Pursuing justice for those most in need is part of Tonkon Torp’s bedrock. In 1965, founding partner Don Marmaduke joined the Lawyers’ Committee for Civil Rights Under Law and traveled to Mississippi to take on unpopular and dangerous cases. His work included a case against the KKK, and another against a white chief deputy sheriff involved in the “Freedom Summer Murders.” Don’s most prominent case during this time resulted in the desegregation of the Neshoba County Courthouse in Philadelphia, Mississippi, giving Black Americans the ability to register to vote at the courthouse. When Don helped to form Tonkon Torp in 1974, he and the other founding partners made it clear through their examples, leadership, and mentoring that the privilege of practicing law comes with the responsibility to give back to the community.
Ever since the firm’s founding, Tonkon Torp attorneys have provided pro-bono support to a broad array of causes from local arts organizations to national civil rights cases. One of the longest-running pro-bono interests at the firm is that of restorative justice—assisting marginalized adults and youths who have limited access to justice, and righting historical wrongs to promote an equitable justice system. Tonkon Torp attorneys have shown a passion for helping individuals and organizations access justice, fight injustice, achieve post-conviction relief, and restore their rights.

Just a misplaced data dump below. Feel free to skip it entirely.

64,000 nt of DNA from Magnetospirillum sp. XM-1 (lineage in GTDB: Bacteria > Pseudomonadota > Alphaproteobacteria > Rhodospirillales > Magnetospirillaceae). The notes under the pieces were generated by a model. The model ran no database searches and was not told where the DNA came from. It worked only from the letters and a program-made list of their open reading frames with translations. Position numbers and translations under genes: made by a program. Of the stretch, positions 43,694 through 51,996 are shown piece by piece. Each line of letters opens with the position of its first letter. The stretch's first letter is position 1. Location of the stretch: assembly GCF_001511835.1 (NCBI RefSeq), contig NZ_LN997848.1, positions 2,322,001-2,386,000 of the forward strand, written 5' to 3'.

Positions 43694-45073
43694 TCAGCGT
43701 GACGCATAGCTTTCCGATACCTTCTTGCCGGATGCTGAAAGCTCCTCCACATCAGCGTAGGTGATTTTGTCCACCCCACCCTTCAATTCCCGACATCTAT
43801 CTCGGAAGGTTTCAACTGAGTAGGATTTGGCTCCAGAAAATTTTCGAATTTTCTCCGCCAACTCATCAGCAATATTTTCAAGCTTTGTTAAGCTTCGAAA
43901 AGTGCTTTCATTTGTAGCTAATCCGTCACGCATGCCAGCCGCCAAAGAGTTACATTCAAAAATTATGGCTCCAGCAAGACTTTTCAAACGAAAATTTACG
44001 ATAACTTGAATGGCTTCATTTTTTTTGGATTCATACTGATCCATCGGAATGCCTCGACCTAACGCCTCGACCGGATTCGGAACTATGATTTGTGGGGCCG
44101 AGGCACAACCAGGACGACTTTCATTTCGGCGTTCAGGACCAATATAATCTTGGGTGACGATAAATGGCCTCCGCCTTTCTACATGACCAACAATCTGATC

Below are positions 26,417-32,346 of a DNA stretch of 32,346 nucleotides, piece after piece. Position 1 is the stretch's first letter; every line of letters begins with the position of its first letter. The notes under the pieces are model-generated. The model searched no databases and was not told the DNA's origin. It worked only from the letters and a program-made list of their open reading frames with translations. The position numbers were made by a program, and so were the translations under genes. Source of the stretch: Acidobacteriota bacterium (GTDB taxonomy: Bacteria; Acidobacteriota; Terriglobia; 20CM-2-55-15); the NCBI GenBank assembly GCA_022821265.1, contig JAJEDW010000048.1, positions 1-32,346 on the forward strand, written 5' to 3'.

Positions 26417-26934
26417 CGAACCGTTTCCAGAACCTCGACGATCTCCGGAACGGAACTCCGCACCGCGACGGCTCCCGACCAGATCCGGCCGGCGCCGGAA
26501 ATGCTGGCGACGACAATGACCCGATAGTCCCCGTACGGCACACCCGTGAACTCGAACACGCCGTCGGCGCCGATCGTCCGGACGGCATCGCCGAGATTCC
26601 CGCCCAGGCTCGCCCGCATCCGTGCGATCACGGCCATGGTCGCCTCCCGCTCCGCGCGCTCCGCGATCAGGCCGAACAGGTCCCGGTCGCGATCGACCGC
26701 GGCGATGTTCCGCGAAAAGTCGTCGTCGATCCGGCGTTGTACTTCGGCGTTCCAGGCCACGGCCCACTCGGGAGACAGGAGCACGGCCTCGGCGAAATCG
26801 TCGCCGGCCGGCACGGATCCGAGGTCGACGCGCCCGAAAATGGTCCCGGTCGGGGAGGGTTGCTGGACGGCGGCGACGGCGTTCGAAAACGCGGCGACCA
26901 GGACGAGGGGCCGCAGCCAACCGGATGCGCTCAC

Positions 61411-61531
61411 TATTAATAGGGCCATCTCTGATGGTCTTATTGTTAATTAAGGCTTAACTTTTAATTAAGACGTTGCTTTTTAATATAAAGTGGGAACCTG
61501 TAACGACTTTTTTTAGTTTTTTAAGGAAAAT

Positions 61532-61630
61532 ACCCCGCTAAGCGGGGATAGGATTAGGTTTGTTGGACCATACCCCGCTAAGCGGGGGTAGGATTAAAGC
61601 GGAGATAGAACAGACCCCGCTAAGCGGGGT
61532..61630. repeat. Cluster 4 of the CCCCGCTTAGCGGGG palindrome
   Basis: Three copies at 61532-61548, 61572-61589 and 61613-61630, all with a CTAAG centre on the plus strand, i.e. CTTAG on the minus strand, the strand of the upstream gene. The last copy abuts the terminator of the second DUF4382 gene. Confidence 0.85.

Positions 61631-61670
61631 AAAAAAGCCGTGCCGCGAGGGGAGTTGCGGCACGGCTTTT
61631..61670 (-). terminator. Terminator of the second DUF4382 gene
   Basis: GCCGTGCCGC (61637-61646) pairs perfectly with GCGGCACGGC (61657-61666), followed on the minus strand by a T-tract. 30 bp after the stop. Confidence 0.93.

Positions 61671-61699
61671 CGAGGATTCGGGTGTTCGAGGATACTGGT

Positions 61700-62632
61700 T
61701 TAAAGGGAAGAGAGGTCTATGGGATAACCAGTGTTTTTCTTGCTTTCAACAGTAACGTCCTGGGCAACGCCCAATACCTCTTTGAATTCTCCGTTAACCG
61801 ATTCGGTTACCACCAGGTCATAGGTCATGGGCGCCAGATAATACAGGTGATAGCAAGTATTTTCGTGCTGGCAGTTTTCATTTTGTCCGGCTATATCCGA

In the weeks to come, we will be showcasing examples of the pro-bono projects and partnering organizations that Tonkon Torp attorneys work within the realm of justice.
Attorneys also contribute significantly to building statewide models that increase access to effective legal counsel. One example is that of partner Ron Greenman who, in 1991, helped found Oregon’s Campaign for Equal Justice, a lawyer-driven fundraising organization that has raised over $30 million for statewide legal-aid programs in Oregon.